After the war and for the rest of his life, Berg remained an elusive figure. By his own description, he became a "vagabond," living off the generosity of friends. But he always remained faithful to baseball and regularly attended games. A nurse at the Newark, New Jersey hospital where he died on May 29, 1972 recalled his final words as, "How did the Mets do today?" He left no estate of any kind and his ashes are buried somewhere on Mount Scopus outside of Jerusalem, but the exact site has been forgotten. In his biography of Berg, The Catcher Was a Spy, Nicholas Dawidoff wrote that "the final mystery of Moe Berg’s inscrutable life is that nobody knows where he is."





For 14 years as a left-handed pitcher (1969-1982), ten with Boston and four with Montreal, Bill Lee was anything but a conventional major league ballplayer. His career record was a respectable 119-90, including three consecutive 17-win seasons with the Red Sox (1973-1975) and a 16-win season with the Expos in 1979. He was selected to the American League All-Star squad in 1973 and pitched in the World Series in 1975 against the Cincinnati Reds. But it was Lee’s rebellious spirit and opposition to the conservative baseball establishment that usually rated more attention than his performance on the field. Lee’s coach at the University of Southern California, Rod Dedeaux, said that his pupil did little to dispel the stereotypes about southpaw pitchers: "I always understood everything Casey Stengel said, which sometimes worried me. But I know that all my hours with Casey helped prepare me for Billy Lee."

Lee was one of the game’s few counterculture symbols: he talked to animals, championed environmental causes, practiced yoga, ate health foods, sprinkled marijuana on his buckwheat pancakes (an indiscretion for which he was fined $250 by Commissioner Bowie Kuhn), pondered Einstein and Vonnegut, quoted from Mao, and studied Eastern philosophers and mystics. It was in this context that former Red Sox teammate John Kennedy first dubbed him "Spaceman," a nickname writers thereafter used as shorthand to describe his free spirit. At first irritated by the appellation (preferring to be known as "Earth Man"), Lee would eventually approve of the "Spaceman" moniker. "I realized that it’s the ultimate compliment," he remarked. "Everybody thinks they’re earthlings but in actuality we’re only here for a brief moment, and the cinder that we’re on is moving as Spaceship Earth, so we’re all space travelers."

A folk hero to fans (especially to the students, hippies, and radical subculture that adopted Fenway Park in the early ‘70s), Lee was a voice of reason and sanity in a game corrupted by "planet-polluting owners" and the corporate mindset. Although he often crossed swords with management, matching his wits with their authority, Lee, in hindsight, can be viewed not as a rebel but as a "purist" and "traditionalist." In his freewheeling autobiography, The Wrong Stuff (1984), Lee argued his case: "I hated the D.H. and all the other new wrinkles that had been introduced in an attempt to corrupt the game. I wanted to go back to natural grass, pitchers who hit, Sunday doubleheaders, day games, and the nickel beer. . . . We have to drive these atrocities out of baseball. It will be doing the entire country a great service. Baseball is the belly button of America. If you straighten out the belly button, the rest of the country will follow suit."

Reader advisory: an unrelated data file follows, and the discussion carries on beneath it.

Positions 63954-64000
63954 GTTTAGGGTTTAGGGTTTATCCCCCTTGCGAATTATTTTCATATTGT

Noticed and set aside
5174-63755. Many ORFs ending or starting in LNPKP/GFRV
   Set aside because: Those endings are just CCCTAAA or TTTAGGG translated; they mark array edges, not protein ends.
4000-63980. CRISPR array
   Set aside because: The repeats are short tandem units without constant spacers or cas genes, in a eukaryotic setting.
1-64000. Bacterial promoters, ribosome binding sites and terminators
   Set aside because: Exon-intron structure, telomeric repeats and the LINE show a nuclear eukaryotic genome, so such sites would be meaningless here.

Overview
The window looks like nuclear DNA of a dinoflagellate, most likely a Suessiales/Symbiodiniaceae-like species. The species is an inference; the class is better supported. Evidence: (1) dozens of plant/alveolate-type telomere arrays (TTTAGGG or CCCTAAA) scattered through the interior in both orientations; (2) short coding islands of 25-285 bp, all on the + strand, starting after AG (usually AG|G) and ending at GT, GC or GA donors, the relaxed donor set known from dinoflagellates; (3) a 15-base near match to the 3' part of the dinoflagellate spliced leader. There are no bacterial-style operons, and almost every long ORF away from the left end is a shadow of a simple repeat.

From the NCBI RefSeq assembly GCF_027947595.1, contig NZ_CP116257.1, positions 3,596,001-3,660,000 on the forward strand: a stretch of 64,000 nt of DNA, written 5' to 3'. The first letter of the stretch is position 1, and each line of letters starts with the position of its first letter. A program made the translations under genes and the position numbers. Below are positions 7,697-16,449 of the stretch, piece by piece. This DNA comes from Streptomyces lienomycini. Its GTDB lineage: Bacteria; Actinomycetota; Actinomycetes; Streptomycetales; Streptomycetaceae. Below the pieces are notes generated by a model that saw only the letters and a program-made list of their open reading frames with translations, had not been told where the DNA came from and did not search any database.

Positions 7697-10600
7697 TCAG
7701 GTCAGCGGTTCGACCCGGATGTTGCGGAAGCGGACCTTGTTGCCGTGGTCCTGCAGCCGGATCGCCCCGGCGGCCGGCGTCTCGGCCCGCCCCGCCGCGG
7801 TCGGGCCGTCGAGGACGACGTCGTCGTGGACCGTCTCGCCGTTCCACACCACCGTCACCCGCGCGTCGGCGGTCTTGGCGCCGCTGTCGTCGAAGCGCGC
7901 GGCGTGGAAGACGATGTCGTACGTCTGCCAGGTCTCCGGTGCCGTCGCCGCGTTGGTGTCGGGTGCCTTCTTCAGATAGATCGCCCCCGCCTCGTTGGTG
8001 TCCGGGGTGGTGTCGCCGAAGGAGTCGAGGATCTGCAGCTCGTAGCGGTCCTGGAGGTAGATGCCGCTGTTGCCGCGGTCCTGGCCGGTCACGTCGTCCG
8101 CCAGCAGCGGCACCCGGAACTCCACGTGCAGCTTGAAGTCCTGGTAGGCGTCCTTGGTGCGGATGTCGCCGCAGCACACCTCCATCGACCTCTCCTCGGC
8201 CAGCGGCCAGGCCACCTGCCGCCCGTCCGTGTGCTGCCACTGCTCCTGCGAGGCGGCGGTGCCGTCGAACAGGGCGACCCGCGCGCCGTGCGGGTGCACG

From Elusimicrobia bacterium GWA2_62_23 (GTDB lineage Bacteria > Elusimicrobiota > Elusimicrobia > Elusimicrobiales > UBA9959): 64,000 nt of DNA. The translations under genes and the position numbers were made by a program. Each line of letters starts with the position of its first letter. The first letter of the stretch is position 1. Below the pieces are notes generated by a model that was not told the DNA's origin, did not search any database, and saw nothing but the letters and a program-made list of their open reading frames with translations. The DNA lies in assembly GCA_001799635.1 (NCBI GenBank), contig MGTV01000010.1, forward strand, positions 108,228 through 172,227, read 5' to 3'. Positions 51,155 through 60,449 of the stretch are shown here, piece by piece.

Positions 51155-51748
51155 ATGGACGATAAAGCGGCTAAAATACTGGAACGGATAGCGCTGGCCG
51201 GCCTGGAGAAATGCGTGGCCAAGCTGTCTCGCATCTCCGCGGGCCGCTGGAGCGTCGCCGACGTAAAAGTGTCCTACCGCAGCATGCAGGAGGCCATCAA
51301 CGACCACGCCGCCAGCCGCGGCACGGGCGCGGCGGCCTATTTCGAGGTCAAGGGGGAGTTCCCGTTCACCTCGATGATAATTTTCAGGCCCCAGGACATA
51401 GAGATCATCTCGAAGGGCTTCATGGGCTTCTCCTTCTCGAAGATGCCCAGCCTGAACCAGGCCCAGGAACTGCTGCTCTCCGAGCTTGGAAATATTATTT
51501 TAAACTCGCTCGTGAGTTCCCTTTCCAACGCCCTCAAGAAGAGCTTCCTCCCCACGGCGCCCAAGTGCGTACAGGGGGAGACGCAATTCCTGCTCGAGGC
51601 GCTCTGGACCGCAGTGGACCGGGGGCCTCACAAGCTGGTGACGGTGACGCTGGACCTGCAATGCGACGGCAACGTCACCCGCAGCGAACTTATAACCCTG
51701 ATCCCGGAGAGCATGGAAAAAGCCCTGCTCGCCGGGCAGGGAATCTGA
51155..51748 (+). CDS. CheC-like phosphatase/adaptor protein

Lee’s belief that ballplayers had an obligation to work for the good of humankind rooted his value system squarely in a socially-conscious, 1960s mentality. And he saw no contradiction in an athlete maintaining a strong competitive desire in concert with humanistic values, addressing this issue directly in the final paragraph of The Wrong Stuff: "If I accomplished anything as a player, I hope it’s that I proved you could exist as a dual personality in the game. I had to pass through the looking glass every time I went out on the field. Away from the ballpark, I tried to care about the earth, and I wasn’t concerned with getting ahead of the ‘other guy.’ On the mound, I was a different person, highly competitive and always out to win. Who I was off the field fed the person I became on it. I had to make the stands I did. To be silent in the face of injustice would have made my life and my pitching meaningless. If I was able to keep my compassion while retaining my competitive senses, then I would judge my career a success. I hope I was able to make more than just a few fans smile, while showing them that the game shouldn’t be taken too seriously. If I am remembered by anyone, I would want it to be as a guy who cared about the planet and the welfare of his fellow man. And who would take you out at second if the game was on the line."

When Bill Lee was given his walking papers by the Montreal Expos in 1982 (which he appropriately signed "Bill Lee, Earth ‘82"), only the chapter of his life dealing with major league baseball was closed. He still plays baseball whenever and wherever he can, participating in fantasy camps and organized leagues or competing in whatever sandlot games he can get into. "I just don’t want to look fat when they bury me," adds Lee. Baseball’s version of Peter Pan, Lee is scheduled to pitch a doubleheader in Portland, Maine the day before his induction into the Baseball Reliquary’s Shrine of the Eternals.